What does the next desktop computer upgrade look like?

posted by Jeff | Tuesday, March 7, 2023, 11:48 PM | comments: 0

It's hard to believe, but the computer that I built is almost four-years-old. For development workloads, it has been everything that I hoped for, never being particularly over-taxed. It was easy to overclock. I haven't done a ton of gaming on it, but what I have done has been great. Planet Coaster, Planet Zoo, Control, Halo, Forza, LEGO Star Wars, have all run at pretty solid frame rates. Video editing is not quite what I would like, but to be fair, I didn't have a 4K camera when I built the computer. Export times aren't really a concern, but being able to smoothly move around color-corrected video, meh, that's not quite what it should be. I didn't appreciate it until I got the new M2 Mac.

There isn't a clear upgrade path though, because of cost and the new found performance of the M2 machines. In the Intel world, the logical next step is a 13th-generation i7 or i9, which is a significant upgrade from my current 9th-generation i7. The newer CPU's have more cores, more cache and faster access to memory. The individual cores are a little over 50% faster, and the new CPU's have two or three times as many, in a mix of efficiency and performance cores. So if you're throwing computing tasks at all of them, the i9 benchmarks 4x my current set up, the i7 3x. So if the software can use all the cores, that's a crazy difference.

To get to that point though, I would have to replace my motherboard and memory as well, and that would close in on $850 to $1,000. It would also consume a whole lot more power. Then there's the question of whether or not I buy a new GPU, and that really throws the cost into new territory. Remember that the GPU (and "neural" cores in Apple silicon) play a big part in video editing. I currently have an RTX 2070. An "affordable" replacement would be an RTX 3060, under $400, but it would largely be a lateral move. To do 25% better, add $50 for a 3060Ti. To do about 45% better, add at least $200 more for a 3070. The cost of these things is nuts.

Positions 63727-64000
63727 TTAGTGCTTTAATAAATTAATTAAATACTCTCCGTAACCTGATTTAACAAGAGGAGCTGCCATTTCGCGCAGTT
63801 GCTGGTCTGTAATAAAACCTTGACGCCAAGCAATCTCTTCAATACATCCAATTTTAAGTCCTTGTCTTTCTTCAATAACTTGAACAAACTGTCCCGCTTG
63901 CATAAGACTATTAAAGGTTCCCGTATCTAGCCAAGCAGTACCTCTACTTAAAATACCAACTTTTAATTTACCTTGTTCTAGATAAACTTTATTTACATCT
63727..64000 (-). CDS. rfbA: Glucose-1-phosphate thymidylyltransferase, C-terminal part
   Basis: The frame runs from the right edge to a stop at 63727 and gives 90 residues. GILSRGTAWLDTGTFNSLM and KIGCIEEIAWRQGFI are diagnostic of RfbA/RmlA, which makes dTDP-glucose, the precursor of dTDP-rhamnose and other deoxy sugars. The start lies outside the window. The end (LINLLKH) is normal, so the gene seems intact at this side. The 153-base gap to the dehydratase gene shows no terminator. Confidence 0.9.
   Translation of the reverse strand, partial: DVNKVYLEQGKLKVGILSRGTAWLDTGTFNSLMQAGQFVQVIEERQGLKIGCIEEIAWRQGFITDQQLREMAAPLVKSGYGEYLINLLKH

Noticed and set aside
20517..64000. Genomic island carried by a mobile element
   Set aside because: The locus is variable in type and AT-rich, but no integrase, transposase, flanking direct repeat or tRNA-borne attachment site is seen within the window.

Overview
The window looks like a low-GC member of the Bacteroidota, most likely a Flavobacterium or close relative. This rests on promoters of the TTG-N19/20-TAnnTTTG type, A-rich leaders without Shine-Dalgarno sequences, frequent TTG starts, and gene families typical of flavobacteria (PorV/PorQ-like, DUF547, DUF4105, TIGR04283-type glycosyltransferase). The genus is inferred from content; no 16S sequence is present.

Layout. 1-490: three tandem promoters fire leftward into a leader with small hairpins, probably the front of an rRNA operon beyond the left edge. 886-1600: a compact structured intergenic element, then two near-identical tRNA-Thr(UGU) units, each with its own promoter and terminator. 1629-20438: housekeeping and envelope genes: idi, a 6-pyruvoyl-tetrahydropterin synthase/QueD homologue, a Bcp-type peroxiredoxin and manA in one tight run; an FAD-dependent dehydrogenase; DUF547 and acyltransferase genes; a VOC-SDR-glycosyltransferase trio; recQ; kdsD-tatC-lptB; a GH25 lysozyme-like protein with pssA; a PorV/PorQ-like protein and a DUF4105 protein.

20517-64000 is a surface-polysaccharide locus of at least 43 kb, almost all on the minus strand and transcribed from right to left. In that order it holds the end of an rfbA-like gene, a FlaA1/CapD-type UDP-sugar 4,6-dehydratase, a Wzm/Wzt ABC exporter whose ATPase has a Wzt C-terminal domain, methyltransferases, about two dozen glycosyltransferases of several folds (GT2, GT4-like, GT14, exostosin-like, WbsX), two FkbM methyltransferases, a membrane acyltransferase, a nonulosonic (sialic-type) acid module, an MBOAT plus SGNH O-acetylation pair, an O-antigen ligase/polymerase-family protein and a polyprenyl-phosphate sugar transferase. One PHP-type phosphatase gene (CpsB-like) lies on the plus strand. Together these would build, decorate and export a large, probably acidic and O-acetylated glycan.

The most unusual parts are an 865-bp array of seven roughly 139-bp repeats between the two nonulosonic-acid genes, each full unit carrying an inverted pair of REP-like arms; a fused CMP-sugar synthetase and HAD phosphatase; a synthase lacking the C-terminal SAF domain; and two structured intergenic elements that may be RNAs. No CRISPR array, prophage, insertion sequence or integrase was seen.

The alternative is to get an M2 Pro Mac Mini, which would cost $1,600 to match the innards of my laptop, and another $400 if I want to match the 32 gigs of memory I would have in the Intel computer. The side benefit here is that it results in a tiny little aluminum block on my desk (with an SSD in an external enclosure dangling from it), that uses a fraction of the power. Then Simon gets my existing desktop. Single core performance is similar to the newer Intel CPU's, but multicore benchmarks at 2x what I have now, so compare that to the 3x for i7 and 4x for i9.

The difference is complicated when you look at mobile versus desktop. In a laptop, you can spend about the same thing for Apple and Intel with equivalent performance, but the power draw on the Intel side will be nuts. On a desktop, you can get more computing cycles for your dollar on the Intel side. There is another nuanced discussion because raw CPU benchmarks don't tell the entire story. The Apple silicon is a system-on-a-chip (SoC), meaning that the CPU, GPU and memory are all physically on the same chip. When they're that close, everything is faster and more efficient. Is Apple better than Intel? It's not an apples to, er, Apple comparison.

This isn't something that I need to act on any time in the near future. At least, not until I find myself editing my big project. If I were replacing another laptop, I'd probably stick with Apple, but on the desktop, the sheer power of the Intel hardware whilst plugged in is pretty crazy.


No comments yet.

Post your comment: